In 2010, for the first time in history, there were more than 1 million foreclosures in the United States. Foreclosure is a devastating experience for the homeowner and an undesirable experience for a lender who doesn’t want to be in the business of repossessing and selling houses. The foreclosure crisis has devastated the real estate market in the United States and the federal government has taken action to try to help many homeowners save their homes.
Federal Programs for Mortgage Relief
The federal government has designed several federal programs for mortgage relief to help people avoid foreclosure or make their home payments more affordable. These programs cater to different segments of the population, but all share the same goal: avoiding foreclosure and helping people keep their houses.
The Making Home Affordable Program
Many of the options the federal government has made available are found in US Government’s “Making Home Affordable Program” (MHA). This program provides federal programs for mortgage relief, helping homeowners to:
- Lower their payments by participating in the Home Affordable Modification Program (HAMP);
- Lower mortgage rates or convert an adjustable rate mortgage to a safer fixed rate loan by taking advantage of an MHA refinance program such as the Home Affordable Refinance Program (HARP);
- Obtain assistance if they become unemployed;
- Obtain assistance if they owe more on their homes than the homes are worth;
- Get help with home equity loans, home equity lines of credit and other second mortgages or liens. One program that provides assistance with this is the Second Lien Modification Program or 2MP as it is also called.
- Get help with fallen property values; and
- Leave a home without foreclosure and with the help of $3,000 in relocation assistance.
Eligibility for federal programs for mortgage relief varies significantly among the programs because the criteria are based on the specific aid being provided. For instance, to be eligible for the HAMP program, individuals must own a property that is serving as their primary residence. The property can be a single family home or have up to four units. The owner must have obtained a mortgage prior to or on January 1, 2009. The amount of the first mortgage cannot exceed $729,750 for a single-family home (multi-family homes have higher limits) and the current mortgage payment (including taxes, interest, homeowners insurance and homeowners association costs) must exceed 31 percent of monthly pre-tax income.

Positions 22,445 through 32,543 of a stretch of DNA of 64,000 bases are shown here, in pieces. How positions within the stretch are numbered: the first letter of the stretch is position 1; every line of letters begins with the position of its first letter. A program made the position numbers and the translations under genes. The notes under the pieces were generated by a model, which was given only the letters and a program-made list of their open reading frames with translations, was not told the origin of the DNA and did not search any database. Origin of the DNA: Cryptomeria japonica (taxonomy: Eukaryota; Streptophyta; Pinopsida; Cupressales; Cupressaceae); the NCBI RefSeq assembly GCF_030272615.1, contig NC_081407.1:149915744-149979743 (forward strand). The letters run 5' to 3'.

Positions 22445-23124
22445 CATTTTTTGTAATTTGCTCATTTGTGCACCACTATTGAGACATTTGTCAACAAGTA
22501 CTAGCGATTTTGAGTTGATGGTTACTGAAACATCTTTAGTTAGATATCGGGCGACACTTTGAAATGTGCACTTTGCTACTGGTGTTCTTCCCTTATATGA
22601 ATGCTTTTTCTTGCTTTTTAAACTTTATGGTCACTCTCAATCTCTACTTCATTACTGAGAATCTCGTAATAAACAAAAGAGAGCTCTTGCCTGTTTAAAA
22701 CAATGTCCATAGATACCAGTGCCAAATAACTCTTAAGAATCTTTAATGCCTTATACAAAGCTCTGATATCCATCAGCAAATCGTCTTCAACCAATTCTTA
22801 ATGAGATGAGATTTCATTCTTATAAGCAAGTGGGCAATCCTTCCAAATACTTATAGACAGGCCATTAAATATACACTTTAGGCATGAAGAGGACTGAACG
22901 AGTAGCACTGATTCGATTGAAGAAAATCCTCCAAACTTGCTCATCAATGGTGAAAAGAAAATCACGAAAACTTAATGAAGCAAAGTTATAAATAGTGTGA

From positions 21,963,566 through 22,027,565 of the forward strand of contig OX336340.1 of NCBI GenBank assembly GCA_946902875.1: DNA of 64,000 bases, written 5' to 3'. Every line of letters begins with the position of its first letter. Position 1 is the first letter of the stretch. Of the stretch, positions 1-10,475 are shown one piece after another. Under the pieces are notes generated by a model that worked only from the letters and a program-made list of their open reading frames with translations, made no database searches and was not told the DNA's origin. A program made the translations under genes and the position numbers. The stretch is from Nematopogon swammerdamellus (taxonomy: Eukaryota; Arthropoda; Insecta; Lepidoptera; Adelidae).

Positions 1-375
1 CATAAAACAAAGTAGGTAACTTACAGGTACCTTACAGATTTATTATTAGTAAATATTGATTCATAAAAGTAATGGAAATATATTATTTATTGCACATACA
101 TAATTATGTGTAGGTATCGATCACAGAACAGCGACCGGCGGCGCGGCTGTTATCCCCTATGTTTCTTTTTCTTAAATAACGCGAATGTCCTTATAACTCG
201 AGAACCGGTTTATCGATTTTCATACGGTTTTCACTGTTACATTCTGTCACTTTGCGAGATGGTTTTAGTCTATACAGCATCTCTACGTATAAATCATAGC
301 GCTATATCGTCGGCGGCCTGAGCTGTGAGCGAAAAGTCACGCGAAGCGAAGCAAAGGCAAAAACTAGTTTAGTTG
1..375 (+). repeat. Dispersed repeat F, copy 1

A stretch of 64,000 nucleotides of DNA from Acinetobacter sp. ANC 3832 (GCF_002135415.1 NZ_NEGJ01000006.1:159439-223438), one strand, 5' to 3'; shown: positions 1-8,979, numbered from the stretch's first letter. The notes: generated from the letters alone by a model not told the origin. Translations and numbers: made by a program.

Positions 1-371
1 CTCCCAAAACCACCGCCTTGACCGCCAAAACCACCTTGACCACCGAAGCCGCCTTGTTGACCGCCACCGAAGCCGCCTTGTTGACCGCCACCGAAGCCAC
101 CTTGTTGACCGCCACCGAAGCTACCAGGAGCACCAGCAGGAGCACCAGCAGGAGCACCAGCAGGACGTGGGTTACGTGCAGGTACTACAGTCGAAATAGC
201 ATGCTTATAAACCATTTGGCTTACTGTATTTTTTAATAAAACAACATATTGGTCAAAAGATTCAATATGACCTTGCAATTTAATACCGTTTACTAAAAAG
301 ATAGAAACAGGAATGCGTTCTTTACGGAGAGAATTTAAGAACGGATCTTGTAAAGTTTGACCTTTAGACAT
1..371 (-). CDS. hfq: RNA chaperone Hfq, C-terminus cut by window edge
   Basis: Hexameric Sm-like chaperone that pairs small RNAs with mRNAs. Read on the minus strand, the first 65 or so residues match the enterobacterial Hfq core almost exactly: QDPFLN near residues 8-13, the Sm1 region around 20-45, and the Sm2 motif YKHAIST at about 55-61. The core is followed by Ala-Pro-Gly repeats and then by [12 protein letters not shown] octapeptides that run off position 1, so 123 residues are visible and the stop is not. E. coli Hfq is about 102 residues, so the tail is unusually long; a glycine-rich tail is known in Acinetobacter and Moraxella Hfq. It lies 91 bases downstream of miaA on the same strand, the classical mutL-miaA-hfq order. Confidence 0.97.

To be eligible for HARP, on the other hand, you also have to have a property that is can range from a single family and to a four-unit property. For this program, however, your mortgage must be owned or guaranteed by either Fannie Mae or Freddie Mac. You also must be current on your payments at the time of applying and you must not have been in excess of 30 days delinquent on payments any time in the prior 12 months. The first mortgage may not exceed 125 percent of your home’s current value.
Other federal programs for mortgage relief
The Hope for Homeowners Program predates the Making Home Affordable Program and was passed as part of the Housing and Economic Recovery Act of 2008. The Hope for Homeowners Program allows eligible homeowners to obtain fixed rate 30 year mortgages from the FHA, however few homeowners have taken advantage of the option, in large part due to high fees.
Individual states may also offer programs that can provide you with help and your lender may be able to point you in the right direction. Believe it or not, lenders don’t want to foreclose and may even be offering their own programs to help you keep your home.
How to Get Help
If you are in need of federal programs for mortgage relief in dealing with a mortgage you cannot pay, there are a number of places you can turn for help including
- The Making Home Affordable Program website to learn more about all of the programs offered within MHA, including HAMP and HARP. A brochure describing different types of aid offered through MHA is also available in PDF form and explains in detail the different sources of aid and eligibility requirements for each.
- The website of the Department of Housing and Urban Development, which provides details on foreclosure prevention alternatives including the Making Home Affordable Program.
You may also schedule an appointment with a HUD approved housing counselor or at the Federal Housing Authority (FHA) outreach center in your local area or speak with HUD or FHA staff vie telephone or email to understand your options under various federal loss mitigation programs.